After watching a true freshman quarterback in the college football national championship and the performance of rookie signal callers in the NFL, this rapid learning curve could be attributed to a video game, Madden NFL. Retired Oakland Raiders coach John Madden was approached in 1984 for an endorsement of a game. He insisted that the game be realistic and educational. Since coming out in 1988, over 130 million copies have been sold. Generations of future football players and coaches learned the terminology and strategy of football by playing Madden NFL. As computer power increased, the complexity and accuracy of the game consoles and software have kept up. Sound familiar? Just like CNC machines and CAD/CAM software.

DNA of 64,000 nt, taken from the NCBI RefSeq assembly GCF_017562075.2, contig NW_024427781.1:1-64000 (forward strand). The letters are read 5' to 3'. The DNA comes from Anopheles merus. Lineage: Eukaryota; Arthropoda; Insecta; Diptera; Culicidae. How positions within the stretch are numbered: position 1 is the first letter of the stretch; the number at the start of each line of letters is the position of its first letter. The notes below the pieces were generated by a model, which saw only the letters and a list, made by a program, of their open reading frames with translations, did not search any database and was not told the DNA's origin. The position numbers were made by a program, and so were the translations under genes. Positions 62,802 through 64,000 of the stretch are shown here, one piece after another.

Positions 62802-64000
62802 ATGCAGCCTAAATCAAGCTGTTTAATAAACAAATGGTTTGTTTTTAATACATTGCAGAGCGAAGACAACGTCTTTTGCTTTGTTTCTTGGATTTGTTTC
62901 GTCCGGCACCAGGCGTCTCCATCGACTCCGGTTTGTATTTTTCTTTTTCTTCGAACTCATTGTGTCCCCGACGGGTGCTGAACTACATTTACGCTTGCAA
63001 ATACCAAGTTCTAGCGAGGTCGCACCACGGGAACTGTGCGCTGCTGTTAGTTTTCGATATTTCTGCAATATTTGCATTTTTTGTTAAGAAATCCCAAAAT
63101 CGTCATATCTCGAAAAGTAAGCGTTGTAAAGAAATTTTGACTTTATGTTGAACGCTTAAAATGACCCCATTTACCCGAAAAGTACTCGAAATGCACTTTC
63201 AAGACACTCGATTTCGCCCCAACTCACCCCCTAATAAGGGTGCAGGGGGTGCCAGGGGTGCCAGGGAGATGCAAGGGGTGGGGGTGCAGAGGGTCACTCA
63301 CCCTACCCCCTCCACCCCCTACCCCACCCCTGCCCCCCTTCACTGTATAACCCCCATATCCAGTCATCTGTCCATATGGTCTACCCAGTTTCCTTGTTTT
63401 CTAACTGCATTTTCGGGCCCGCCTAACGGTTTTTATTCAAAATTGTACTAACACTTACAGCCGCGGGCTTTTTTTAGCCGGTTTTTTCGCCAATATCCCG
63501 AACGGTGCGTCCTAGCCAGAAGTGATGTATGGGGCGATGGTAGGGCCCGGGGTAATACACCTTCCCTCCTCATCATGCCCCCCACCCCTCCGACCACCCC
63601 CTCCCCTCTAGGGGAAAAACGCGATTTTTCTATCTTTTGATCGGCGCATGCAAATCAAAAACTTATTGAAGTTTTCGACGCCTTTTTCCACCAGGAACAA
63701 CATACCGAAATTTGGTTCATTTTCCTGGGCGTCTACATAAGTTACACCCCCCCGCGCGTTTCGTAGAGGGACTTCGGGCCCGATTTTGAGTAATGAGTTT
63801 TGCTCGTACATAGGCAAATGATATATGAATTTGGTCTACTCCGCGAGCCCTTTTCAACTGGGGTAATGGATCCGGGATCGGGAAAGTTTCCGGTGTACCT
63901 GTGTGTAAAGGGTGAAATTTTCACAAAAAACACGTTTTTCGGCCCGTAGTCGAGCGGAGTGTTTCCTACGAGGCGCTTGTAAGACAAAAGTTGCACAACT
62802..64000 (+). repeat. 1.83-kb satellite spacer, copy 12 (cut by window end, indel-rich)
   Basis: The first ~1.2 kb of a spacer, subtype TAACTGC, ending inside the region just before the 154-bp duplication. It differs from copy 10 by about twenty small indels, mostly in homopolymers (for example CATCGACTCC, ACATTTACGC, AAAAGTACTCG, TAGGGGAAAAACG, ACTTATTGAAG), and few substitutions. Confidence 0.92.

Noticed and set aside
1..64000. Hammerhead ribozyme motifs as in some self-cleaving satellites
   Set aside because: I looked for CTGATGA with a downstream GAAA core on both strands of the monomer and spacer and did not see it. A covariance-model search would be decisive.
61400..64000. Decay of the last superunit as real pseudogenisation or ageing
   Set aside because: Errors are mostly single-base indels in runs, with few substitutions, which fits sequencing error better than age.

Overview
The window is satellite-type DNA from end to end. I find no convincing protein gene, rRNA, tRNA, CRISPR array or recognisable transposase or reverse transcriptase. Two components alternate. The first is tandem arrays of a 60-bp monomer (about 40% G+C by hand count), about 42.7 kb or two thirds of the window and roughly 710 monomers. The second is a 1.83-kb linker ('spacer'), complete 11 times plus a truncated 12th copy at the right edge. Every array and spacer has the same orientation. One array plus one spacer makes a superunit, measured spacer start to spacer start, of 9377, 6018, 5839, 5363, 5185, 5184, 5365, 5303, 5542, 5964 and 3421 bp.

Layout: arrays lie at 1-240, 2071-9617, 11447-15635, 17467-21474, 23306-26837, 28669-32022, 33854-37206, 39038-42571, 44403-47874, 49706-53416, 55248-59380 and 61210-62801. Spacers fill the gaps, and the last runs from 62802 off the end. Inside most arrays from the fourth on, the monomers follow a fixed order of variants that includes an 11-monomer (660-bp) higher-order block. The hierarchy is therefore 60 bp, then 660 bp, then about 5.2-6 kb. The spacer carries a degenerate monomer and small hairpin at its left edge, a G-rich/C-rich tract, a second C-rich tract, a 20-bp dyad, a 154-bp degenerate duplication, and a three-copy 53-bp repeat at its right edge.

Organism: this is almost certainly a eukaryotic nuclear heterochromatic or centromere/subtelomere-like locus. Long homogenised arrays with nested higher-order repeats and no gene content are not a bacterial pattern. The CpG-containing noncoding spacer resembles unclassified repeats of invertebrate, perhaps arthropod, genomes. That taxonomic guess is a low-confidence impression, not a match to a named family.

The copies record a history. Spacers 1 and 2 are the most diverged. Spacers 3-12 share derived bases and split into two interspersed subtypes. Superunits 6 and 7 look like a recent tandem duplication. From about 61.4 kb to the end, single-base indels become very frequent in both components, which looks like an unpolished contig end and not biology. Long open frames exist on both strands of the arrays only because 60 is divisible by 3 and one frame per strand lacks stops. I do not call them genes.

To attract young people to the industry maybe someone could create a manufacturing video game. Very technical simulation games have been created for other industries, such as, Kerbal Space Program and SpaceChem. Back in 1996 at IMTS, Omat commissioned a video game where the player controlled the feed rate override of an endmill on a tool path competing against their Optimill feed rate optimization system.
Sharing information about high performance milling technologies, the result of 30 years of research.